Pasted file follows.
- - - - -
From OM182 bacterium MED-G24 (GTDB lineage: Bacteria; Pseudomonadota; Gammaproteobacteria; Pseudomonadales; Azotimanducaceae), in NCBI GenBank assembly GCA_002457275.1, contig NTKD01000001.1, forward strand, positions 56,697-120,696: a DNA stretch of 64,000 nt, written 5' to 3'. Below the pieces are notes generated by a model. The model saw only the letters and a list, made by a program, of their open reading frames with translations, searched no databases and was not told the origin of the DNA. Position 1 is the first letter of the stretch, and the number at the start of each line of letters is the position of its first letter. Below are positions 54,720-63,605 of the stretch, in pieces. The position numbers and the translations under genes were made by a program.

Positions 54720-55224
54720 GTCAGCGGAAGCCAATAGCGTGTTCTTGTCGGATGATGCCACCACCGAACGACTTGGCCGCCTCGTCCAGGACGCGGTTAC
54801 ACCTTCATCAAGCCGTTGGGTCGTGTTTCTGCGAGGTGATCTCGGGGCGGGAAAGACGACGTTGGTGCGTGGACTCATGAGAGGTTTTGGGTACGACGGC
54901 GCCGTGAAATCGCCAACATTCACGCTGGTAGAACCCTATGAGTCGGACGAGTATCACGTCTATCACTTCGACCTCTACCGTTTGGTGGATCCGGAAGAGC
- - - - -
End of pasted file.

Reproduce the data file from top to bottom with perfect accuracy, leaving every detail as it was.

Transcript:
From OM182 bacterium MED-G24 (GTDB lineage: Bacteria; Pseudomonadota; Gammaproteobacteria; Pseudomonadales; Azotimanducaceae), in NCBI GenBank assembly GCA_002457275.1, contig NTKD01000001.1, forward strand, positions 56,697-120,696: a DNA stretch of 64,000 nt, written 5' to 3'. Below the pieces are notes generated by a model. The model saw only the letters and a list, made by a program, of their open reading frames with translations, searched no databases and was not told the origin of the DNA. Position 1 is the first letter of the stretch, and the number at the start of each line of letters is the position of its first letter. Below are positions 54,720-63,605 of the stretch, in pieces. The position numbers and the translations under genes were made by a program.

Positions 54720-55224
54720 GTCAGCGGAAGCCAATAGCGTGTTCTTGTCGGATGATGCCACCACCGAACGACTTGGCCGCCTCGTCCAGGACGCGGTTAC
54801 ACCTTCATCAAGCCGTTGGGTCGTGTTTCTGCGAGGTGATCTCGGGGCGGGAAAGACGACGTTGGTGCGTGGACTCATGAGAGGTTTTGGGTACGACGGC
54901 GCCGTGAAATCGCCAACATTCACGCTGGTAGAACCCTATGAGTCGGACGAGTATCACGTCTATCACTTCGACCTCTACCGTTTGGTGGATCCGGAAGAGC